I’ve been reading Elizabeth Green’s book “Building a Better Teacher” and the most recent chapter pointed out something interesting about the problem in education. I knew about all the problems that exist, in fact I’ve been taking a MOOC through Harvard called “Saving Schools” which detailed the history of education reform leading us to the status quo. But I like how Green puts it in her book when she talks about the American “education infrastructure” and says,
“[…] in American schools, the federal government was sovereign and the states were sovereign. Both. And if you thought that situation couldn’t possibly hold, you were correct about that too.
Instead of guidance, American schools endured mass confusion. Principals received mandates from the feds and from the state and from the district, sometimes matching and sometimes not (and only sometimes funded). Teachers got advice and orders just as contradictory as the directives their bosses received. Their local curriculum said on thing; their education school another. And the textbook, when there was a textbook, said something else altogether. With fifty states, more than fourteen thousand school districts, and nearly a hundred thousand schools, the law of the educational land was incoherence.” (p. 234 – 235)
Incoherence. It’s the perfect word to describe the problem in education. Since teaching, I have learned about the many education stakeholders and all of their overlapping opinions. There are simply too many voices in the conversation for anyone to be heard. This was more than evident during the Normandy and Riverview Gardens accreditation debacle of last year. There were voices both locally, state-wide, and nationally that conflicted about how to help the students of these communities receive a high-quality education. There was so much time wasted arguing about it last year and then at the start of this year there was more conflict about what to do with these students. Yet the only person this really affected–and the most important voice–was absent: the voice of the students.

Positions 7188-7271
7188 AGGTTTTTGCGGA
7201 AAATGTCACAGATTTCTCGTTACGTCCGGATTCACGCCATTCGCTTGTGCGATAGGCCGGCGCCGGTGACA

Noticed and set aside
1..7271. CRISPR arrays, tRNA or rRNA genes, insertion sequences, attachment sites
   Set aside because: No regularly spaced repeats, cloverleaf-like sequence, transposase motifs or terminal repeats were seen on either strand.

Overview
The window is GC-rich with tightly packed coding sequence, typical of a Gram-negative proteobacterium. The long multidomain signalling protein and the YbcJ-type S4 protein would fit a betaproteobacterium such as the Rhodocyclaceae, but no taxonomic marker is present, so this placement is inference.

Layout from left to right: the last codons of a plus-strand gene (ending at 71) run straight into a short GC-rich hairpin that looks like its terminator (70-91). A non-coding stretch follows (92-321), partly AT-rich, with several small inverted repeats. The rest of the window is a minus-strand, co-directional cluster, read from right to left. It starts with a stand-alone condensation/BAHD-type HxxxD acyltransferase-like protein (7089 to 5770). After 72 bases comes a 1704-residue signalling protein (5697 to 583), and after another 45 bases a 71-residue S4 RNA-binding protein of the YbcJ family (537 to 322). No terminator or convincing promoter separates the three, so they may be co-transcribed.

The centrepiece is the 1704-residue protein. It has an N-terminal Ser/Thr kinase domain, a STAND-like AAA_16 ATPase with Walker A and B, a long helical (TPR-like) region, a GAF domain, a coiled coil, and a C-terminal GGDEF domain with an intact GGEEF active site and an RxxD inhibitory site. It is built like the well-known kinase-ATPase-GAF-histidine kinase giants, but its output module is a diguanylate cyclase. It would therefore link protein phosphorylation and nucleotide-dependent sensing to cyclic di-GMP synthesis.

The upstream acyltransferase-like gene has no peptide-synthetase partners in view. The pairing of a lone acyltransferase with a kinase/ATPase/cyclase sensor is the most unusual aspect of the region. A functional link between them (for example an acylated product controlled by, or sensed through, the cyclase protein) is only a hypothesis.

So how do we overcome this incoherence?
In the end, how do we decide whose voice takes priority and whose voice to tune out?
I think this starts by removing some of the voices. In the current model, the most powerful voices are those least affected by the reforms: school boards and legislators. In order for there to be effective change the education system needs to be streamlined. The most powerful voices should be those people in the schools themselves. This means school leaders, teachers, community members, and students. Schools need autonomy in some decision making and teachers especially need autonomy in fulfilling their work.
In order for this to be successful, however, the U.S. needs a system built on results. It is true that accountability is a good thing when reviewing the performance of any system. Although education is measuring students–and not, say a process or products–the accountability component still matters. Education may not be a business, but it is a job that requires skilled professionals just like a business. So, in order to create the right environment to foster school autonomy the U.S. must first create a teaching and educational leadership profession centered on achievement. Recruiting and retaining the best and brightest would support the ability of schools to problem solve with their communities about how to best educate them.
In order to gain the public’s trust in school autonomy then America needs to establish a culture of prestige around teaching and education. Instead of the reputation as a low-paying, low-skilled and easily accessible career, teaching should be on par with becoming a doctor, lawyer or engineer. Moreover, instead of teachers gaining tenure and a “job for life,” teaching should require constant observation, reflection and meaningful development (not just in the form of scant protocol). With these measures, teachers would take pride in their work and do their jobs well.
So, the first step to disentangling the education system from the incoherent policies is to separate it from the past. Education and teaching have changed immensely since the first American schools were born. It’s time to re-imagine a system based on 21st century learning and ideals. That starts with focusing on the schools and the people who are ultimately responsible for their success. None of this is new information, but I appreciate Green’s perspective on the issue and I hope that some day we’ll be able to clean up the incoherence and find a better way to deliver a high-quality education to all.
*David Cohen, referring to the book The Ordeal of Equality